Ginsburg's greatest strategy, however, had to be the one she adopted after she was told of her pancreatic cancer diagnosis. She knew it was not IF, but WHEN; and her plan was simple: not this nor the next decade.

In the end, time defeated her. “We are all times subjects, and time bids be gone” was urged upon her in 2009, so that she could make way for a successor congenial to her. She declined, and her last expressed hope was, it has been reported, that she not be succeeded till next year.

Another battle of timing has been joined, one of succession. Shakespeare was, of course, the playwright of succession: the question of who inherits power drives the plot in his history plays, and so Ginsburg’s death is truly Shakespearean in theme.

The fight over Ginsburg’s replacement is thought to be about one question: if abortion is to be legal. Certainly there is far more at stake, but the play turns on that dilemma. In reality, that's already decided; it’s not IF abortions are legal, it’s WHEN.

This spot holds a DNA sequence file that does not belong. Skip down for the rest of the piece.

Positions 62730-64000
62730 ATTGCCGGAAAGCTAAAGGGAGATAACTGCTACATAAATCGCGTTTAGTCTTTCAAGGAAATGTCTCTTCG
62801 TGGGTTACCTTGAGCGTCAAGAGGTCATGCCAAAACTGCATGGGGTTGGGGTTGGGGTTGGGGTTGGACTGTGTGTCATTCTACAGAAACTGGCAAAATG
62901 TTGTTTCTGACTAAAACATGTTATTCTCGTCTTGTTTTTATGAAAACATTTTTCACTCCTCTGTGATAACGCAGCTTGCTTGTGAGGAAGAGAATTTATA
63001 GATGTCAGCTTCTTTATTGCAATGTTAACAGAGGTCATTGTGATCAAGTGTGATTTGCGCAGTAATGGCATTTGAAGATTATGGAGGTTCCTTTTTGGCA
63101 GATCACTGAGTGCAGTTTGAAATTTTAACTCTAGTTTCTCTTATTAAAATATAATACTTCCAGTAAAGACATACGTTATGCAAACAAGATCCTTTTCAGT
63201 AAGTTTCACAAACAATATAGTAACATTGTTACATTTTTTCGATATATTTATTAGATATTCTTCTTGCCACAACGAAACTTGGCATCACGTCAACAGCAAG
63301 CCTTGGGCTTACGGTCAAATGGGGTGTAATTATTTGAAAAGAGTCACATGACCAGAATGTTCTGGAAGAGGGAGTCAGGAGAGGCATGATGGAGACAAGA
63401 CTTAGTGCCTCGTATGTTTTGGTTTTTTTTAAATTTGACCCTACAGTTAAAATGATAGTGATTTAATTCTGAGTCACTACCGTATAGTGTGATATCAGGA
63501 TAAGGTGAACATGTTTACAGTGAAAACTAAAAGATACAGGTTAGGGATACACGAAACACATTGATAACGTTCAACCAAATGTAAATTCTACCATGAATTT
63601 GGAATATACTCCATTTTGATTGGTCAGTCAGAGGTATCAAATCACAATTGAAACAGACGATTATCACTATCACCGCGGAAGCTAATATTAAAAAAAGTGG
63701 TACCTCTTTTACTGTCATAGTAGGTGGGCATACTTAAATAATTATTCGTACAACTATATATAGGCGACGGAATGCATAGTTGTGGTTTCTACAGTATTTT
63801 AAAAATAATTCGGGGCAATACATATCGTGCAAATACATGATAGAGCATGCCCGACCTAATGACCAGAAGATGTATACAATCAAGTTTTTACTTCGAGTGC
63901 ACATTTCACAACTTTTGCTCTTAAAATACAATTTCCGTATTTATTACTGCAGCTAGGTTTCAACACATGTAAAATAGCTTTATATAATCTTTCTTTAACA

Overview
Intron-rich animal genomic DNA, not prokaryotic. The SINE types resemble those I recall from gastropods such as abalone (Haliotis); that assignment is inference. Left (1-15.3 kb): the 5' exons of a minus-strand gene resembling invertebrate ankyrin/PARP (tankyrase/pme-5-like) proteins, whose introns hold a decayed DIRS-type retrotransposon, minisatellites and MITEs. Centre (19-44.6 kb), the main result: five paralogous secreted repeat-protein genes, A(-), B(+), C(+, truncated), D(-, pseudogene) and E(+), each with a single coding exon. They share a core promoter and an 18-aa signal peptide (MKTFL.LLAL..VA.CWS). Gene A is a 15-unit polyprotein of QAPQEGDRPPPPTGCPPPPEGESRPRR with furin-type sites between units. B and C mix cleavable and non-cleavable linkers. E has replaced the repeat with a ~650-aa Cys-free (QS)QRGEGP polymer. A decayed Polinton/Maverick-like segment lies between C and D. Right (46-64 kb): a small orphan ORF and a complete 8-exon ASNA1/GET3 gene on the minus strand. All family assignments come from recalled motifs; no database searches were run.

How many days does a woman have to decide? How many hours to get to the clinic? How many weeks before the door is closed? In the U.S., half the states by population and by acreage want women to have the right amount of time; all that can result is that the journey is made longer, and the hourglass to be filled with less sand. So long as there are states that protect it and railroads to get there, choice remains; it’s just fewer hours to make the right decision.

Within two hours of Ginsburg’s death announcement, Kentucky’s other Senator and the leader of the Republicans, explained there would be no IF; “President Trump’s nominee will receive a vote on the floor of the United States Senate.” But when?